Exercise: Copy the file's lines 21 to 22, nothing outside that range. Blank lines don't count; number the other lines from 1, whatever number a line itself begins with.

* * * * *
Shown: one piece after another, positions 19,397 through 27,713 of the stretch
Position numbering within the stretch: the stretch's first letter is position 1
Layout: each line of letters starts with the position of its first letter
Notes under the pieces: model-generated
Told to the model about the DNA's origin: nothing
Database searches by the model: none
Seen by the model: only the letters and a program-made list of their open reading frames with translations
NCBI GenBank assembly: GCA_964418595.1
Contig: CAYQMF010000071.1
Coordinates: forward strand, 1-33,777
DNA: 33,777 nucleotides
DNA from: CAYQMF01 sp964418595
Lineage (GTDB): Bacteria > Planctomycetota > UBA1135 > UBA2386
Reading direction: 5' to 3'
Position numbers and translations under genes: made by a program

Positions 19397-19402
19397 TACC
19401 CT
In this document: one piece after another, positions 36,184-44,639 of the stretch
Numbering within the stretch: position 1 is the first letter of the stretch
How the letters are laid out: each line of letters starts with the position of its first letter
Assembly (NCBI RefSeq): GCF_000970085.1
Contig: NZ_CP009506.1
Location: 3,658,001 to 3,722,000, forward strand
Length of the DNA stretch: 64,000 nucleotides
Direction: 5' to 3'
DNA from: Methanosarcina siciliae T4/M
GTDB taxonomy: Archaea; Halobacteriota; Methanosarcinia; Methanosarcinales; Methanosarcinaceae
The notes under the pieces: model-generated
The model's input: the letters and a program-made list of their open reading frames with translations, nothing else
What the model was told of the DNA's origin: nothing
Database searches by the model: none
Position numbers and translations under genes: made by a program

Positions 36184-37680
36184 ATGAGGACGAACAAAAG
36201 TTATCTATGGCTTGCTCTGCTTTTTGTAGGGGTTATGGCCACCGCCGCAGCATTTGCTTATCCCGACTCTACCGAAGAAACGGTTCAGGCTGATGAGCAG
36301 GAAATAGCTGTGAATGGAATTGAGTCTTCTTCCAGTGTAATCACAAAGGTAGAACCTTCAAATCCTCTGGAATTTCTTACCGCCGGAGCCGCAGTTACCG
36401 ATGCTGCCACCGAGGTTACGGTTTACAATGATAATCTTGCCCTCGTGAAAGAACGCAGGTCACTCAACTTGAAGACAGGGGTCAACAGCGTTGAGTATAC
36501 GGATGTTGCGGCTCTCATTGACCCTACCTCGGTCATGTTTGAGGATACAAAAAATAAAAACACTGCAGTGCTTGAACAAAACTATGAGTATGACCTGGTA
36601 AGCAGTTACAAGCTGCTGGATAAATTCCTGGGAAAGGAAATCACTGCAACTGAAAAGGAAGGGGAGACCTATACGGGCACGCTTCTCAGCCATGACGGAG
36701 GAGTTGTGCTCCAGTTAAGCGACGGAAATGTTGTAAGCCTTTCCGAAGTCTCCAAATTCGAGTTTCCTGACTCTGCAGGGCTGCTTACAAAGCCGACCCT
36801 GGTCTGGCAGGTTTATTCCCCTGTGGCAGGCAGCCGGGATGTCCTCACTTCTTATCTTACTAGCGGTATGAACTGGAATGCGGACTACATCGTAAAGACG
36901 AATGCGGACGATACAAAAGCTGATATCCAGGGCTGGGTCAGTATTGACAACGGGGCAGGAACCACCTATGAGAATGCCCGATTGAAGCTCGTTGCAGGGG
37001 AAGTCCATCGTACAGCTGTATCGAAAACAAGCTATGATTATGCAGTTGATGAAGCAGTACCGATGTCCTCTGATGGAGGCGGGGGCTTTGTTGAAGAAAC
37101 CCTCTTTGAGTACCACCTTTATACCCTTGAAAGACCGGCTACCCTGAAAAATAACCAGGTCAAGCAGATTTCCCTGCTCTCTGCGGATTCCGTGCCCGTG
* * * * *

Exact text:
How the letters are laid out: each line of letters starts with the position of its first letter
Assembly (NCBI RefSeq): GCF_000970085.1